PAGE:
Home > Hellwig, Brant, Law Center, law homepage > Prof. Brant Hellwig’s Scholarship on Notable Tax Article List for 2012

Prof. Brant Hellwig’s Scholarship on Notable Tax Article List for 2012

Prof. Brant Hellwig

Prof. Brant Hellwig

Washington and Lee law professor Brant Hellwig has had one of his articles selected for inclusion on a list of Notable Corporate Tax Articles of 2012. The list was compiled by Karen C. Burke of the University of Florida Levin College of Law and Jordan M. Barry of the University of San Diego School of Law for the purpose of drawing attention to the year’s most thoughtful and insightful articles on corporate tax.

Prof. Hellwig’s article, coauthored with Gregg Polsky (North Carolina), is titled “Examining the Tax Advantage of Founders’ Stock” and was published in in the University of Iowa Law Review. From the abstract:

Recent commentary has described founders’ stock as tax-advantaged because it converts founders’ compensation income into capital gains. In this paper we describe various founders’ stock strategies that offer this character conversion and then analyze whether they are, on the whole, tax advantageous. While the founders’ stock strategies favorably convert the character of the founders’ income, they simultaneously turn the company’s compensation deductions into non-deductions. Whether founders’ stock is tax-advantaged overall depends on whether the benefit of the founders’ character conversion outweighs the cost of the company’s lost deductions. We use various hypothetical to illustrate this tradeoff. We conclude that founders’ stock is likely to be significantly tax-advantaged only in those cases where the start up company shows great promise early on but ultimately never develops into a profitable enterprise.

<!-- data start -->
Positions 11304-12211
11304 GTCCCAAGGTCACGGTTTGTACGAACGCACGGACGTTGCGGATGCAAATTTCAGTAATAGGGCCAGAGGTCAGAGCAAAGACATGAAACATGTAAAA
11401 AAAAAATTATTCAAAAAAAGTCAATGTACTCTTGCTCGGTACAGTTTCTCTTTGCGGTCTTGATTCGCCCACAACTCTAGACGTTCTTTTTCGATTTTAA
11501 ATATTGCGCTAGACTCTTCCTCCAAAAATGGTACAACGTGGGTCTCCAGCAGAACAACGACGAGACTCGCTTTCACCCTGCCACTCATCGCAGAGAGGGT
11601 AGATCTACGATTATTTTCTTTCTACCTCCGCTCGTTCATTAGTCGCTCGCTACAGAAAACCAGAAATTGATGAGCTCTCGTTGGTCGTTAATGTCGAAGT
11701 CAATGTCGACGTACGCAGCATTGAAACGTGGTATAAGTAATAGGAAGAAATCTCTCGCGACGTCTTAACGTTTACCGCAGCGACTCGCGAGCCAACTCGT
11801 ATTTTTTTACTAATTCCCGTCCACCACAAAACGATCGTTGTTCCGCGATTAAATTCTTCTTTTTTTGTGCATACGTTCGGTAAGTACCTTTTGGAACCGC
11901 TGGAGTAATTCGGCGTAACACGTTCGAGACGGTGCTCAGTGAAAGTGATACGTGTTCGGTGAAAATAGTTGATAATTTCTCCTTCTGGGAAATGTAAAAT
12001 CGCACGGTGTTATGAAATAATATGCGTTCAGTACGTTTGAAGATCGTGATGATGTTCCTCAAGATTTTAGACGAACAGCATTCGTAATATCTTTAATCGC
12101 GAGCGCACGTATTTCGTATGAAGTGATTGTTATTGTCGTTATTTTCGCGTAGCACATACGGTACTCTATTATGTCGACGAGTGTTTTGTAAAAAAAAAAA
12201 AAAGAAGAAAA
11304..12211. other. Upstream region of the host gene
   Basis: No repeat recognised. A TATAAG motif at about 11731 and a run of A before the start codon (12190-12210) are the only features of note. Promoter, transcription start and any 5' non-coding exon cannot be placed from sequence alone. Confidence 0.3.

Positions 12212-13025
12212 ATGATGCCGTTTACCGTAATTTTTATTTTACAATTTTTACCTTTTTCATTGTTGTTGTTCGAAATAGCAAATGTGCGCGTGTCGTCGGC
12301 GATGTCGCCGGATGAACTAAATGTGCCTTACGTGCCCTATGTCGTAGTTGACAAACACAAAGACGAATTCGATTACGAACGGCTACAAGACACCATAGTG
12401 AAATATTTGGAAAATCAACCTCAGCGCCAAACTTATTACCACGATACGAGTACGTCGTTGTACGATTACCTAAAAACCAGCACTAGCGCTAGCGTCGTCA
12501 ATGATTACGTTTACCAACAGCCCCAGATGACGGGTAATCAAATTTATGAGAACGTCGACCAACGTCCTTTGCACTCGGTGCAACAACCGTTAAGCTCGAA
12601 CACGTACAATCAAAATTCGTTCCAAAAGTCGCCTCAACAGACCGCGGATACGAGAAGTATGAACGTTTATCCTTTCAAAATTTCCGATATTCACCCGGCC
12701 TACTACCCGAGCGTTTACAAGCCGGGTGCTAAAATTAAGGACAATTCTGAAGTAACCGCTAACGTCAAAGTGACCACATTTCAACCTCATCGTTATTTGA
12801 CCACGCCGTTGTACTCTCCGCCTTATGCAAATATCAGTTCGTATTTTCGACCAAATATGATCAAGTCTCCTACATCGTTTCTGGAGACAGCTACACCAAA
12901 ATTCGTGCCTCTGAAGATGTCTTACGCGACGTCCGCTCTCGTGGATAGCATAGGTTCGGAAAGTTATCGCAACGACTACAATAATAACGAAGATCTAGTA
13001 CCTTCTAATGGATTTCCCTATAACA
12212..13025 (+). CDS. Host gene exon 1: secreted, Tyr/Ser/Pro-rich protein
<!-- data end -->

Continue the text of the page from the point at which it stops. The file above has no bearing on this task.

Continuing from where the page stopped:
Even in that subset of cases where founders’ stock turns out to be tax-advantaged, the advantage exists only because of the tax law’s overly harsh treatment of net operating losses. Therefore, whatever tax advantage that exists for founders’ stock is best viewed as a partial move towards the optimal treatment of tax losses, not as a stand-alone tax benefit that needs to be eliminated.

The article is available for download from SSRN.

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